Originally Posted by deadbodyman
I still have my air board but rarly use because I start sanding my bondo before it gets hard by hand but occationally, on a big panel I cant move fast enough and the filler gets hard so I have to break it out.pretty much ALL my filler sanding is done by hand too..
Good post Dead, shape the filler first and use the long board to get it straight. It's funny you should bring that up this morning. Yesterday a customer of mine phoned me to tell me he bought a 1922 Ford Hack ( you know, all wood from the frame up) and in the pile of parts he found an air board still in the box and wanted to sell it to me. I turned him down because I already have one I don't use.
I explained to him why I didn't want the air board and he asked if he could use it on wood (some of the Oak pieces are 10 feet long). We stuck on a 180 grit strip and tried it...It was excellent for what he was doing, 2 inch thick Oak isn't going to buckle under pressure and being perfectly straight wasn't the order of the day in 1922. So there you go, an air board used for finish sanding on a 22 Ford. Who would have thunk it.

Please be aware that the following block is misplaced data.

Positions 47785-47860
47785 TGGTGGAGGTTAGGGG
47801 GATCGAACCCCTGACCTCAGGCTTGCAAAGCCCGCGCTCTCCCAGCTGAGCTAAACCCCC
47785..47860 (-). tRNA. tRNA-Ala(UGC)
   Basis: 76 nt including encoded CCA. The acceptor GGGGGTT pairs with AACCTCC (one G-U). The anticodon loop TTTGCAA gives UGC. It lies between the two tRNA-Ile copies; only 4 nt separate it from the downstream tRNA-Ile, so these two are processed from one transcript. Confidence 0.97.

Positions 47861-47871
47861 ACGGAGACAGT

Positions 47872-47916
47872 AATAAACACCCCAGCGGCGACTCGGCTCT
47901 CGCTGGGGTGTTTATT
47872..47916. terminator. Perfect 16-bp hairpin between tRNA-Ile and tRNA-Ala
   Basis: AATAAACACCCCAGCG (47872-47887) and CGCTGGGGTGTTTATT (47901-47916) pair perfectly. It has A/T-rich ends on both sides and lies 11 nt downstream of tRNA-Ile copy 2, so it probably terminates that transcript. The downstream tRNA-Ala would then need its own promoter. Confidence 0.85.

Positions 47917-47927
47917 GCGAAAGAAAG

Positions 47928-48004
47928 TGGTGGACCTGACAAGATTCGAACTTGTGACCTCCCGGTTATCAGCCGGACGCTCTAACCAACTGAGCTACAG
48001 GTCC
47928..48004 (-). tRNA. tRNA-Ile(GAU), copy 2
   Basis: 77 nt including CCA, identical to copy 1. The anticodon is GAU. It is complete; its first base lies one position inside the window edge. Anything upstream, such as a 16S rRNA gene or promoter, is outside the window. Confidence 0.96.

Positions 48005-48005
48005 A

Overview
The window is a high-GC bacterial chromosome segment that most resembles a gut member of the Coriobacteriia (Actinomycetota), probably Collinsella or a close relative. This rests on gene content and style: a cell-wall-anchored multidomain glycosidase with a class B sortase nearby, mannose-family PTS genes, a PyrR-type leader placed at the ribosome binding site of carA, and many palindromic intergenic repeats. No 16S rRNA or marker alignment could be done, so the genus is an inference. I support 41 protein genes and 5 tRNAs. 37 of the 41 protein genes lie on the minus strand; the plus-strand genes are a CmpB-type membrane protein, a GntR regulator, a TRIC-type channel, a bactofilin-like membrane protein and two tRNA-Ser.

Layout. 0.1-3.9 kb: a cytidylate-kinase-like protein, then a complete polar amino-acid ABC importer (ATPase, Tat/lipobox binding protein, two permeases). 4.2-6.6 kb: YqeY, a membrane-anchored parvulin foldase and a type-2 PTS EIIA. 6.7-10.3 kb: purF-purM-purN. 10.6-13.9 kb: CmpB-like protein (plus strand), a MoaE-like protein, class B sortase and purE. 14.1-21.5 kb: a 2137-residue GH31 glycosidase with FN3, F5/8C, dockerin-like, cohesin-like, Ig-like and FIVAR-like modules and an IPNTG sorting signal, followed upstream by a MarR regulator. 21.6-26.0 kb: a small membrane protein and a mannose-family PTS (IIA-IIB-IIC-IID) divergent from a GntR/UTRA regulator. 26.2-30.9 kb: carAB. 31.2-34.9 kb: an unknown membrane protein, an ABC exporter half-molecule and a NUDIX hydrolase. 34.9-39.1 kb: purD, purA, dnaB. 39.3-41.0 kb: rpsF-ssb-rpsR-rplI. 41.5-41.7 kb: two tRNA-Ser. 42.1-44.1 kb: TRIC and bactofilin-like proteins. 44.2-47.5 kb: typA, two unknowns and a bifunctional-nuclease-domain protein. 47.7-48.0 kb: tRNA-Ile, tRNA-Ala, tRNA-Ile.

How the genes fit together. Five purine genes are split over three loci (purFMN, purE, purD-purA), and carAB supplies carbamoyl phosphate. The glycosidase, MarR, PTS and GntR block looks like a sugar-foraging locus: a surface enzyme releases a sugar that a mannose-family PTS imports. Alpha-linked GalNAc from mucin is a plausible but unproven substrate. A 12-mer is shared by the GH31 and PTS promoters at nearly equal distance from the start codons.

He's a mill rite from way back and really good with wood. I got the job of doing the drive train, frame, fenders hood, basically everything that needs to be painted black....not a whole pile of painting on this one. Believe it, this vehicle still has a lot of the original wood and it's in amazing condition, even the spokes on the wheels look mint, original seats with minimal wear and not a rip. This was a true estate sale barn find.
Just thought I'd share the air board story.